That's a quote from Mike Tyson, who was paraphrasing another quote from a German military strategist:
No battle plan survives contact with the enemy
Great quotes, which fit my experiences over the last week. You see, I'm experimenting with a new format for online videos, which I think will be interesting... but it requires a ton of patience. And a steel jaw.
In short: I've deployed the stack I'm working with (Vue, Pinia/Vuex, Nuxt, Nuxt Content (more recently), Vuetify and Nitro (also more recently)) 8 total times over the last 3 or so years. I've done this for myself (for online course stuff) and for Microsoft (internal projects). I enjoy it, I really do, but there are enough moving parts that it's inevitable you're going to walk face-first into the right hook of framework chaos.
That's what happened last weekend.
My Idea: The Soap Opera Walkthrough
The video format I'm going for can best be described as "episodic walkthrough", or more directly: "coder soap opera". I'm doing it live, building a complete application from the ground up. Less editing, more looking over my shoulder as I build out something I know very well. You gain real-world experience and see exactly how someone with their livelihood on the line actually builds things.
That last bit is very important. This is not a to-do list, DVD rental app or a blog. This is an actual site that I have deployed to make customers happy. It's a complicated thing, as anyone knows who has tried to watch a tutorial video and translate it into the Real World: to-do lists can only take you so far, which isn't that far at all.
I've made a lot of these things. I know the mistakes, the wrong assumptions, the shortcuts and the tricks to use to actually get working software out the door. I think that's a lot more valuable than rehashing concepts you can read from the documentation.
If all goes well, you'll end up with something that looks like this, which is a real, working site that I deployed a few months ago:
That's the plan, anyway. But then again...
Everyone has a plan until they get hit in the face.
It took 9 episodes for things to go completely pear-shaped, which they did, in spectacular fashion. This wasn't a simple bug that I had to hunt down (and there were many of those) - this was a full-stop, critical bug that I had no idea how to fix.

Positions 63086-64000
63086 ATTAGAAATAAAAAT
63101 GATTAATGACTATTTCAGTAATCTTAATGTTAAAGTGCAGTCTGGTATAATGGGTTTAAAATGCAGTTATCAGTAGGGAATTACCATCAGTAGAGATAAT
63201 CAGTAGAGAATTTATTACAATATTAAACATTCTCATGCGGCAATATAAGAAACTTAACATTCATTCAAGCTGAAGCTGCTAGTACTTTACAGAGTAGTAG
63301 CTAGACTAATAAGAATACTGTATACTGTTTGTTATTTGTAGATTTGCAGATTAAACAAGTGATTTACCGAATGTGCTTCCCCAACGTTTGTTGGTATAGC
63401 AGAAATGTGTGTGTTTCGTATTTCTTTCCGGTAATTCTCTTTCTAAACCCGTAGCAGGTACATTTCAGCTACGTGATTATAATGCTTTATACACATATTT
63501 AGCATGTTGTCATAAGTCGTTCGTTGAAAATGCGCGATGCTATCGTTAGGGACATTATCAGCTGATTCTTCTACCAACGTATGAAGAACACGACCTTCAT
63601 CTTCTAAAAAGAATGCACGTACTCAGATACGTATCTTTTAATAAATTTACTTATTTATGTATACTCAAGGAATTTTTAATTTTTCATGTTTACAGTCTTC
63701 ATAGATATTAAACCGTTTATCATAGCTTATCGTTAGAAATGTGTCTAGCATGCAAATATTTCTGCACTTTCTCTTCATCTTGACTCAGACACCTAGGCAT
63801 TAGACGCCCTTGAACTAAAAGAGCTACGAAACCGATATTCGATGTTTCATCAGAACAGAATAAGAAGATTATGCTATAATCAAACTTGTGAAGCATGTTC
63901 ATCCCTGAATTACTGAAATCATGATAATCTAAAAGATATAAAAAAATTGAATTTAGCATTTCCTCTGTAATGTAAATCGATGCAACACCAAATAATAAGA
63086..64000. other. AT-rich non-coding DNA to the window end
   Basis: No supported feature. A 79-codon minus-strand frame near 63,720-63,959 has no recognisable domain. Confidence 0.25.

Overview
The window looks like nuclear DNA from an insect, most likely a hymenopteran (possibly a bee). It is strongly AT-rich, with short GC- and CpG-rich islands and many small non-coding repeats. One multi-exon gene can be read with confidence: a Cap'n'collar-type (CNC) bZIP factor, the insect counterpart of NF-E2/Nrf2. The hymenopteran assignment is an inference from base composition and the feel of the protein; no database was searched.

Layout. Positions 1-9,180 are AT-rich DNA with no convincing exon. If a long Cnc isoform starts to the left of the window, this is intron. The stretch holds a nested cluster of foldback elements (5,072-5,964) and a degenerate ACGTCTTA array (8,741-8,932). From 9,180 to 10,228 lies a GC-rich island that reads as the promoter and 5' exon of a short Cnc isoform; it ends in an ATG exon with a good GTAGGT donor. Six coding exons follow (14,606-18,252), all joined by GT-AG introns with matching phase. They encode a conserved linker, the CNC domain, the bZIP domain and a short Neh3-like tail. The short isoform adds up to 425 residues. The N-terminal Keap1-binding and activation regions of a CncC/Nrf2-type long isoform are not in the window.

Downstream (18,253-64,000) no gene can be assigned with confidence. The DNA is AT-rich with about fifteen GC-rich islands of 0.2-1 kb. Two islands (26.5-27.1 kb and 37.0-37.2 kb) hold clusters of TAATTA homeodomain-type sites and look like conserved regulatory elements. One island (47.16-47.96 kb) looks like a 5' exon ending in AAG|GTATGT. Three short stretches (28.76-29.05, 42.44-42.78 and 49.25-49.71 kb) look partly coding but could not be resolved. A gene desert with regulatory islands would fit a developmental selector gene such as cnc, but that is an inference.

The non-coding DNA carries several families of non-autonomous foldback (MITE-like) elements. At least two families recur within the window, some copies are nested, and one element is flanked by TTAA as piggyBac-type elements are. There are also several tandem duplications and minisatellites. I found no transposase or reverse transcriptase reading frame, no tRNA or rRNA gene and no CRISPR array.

As I mention I'm 9 episodes in - around the 3.5 hour mark - and Vuetify landed a beauty right on my chin:
What you're seeing here is the menu bar for a video course viewer (the app I'm making), with the last two icons (discussions and GitHub link) being repeated. More than that - the first four icons are shoved to the left about 180 pixels... for no apparent reason.
The console had some generic Vue warnings regarding a "hydration mismatch" which are common and happen if you have invalid HTML, among other things. This is what it looks like:
But I don't have invalid HTML. Not that I could tell, anyway. I'm using bare-bones Vuetify, which is designed to "just work" and, moreover, I don't have any tricky
if statements or loops that would cause things to duplicate like they are.
Yes, I Found the Answer (I think)
I tried recording a debug session but 45 minutes in I was swearing far more than I wanted to and generating what I consider to be pointless content: me, trying anything and everything to make something happen. In other words: completely thrashing. You don't want to see that.
During one of the thrashing moments I decided to change the way I was outputting the links
All of that
v- stuff is Vuetify, specifically buttons and icons that have prebuilt styling. It looks great, when it works! Anyway - when I removed the
v-button everything lined up, like magic:
Which told me there was something weird going on with regards to the DOM and my buttons. But there's more! As you can see from the problem screenshot, where things are repeated (scroll up a few screenshots) - only two buttons were repeated, not the whole lot!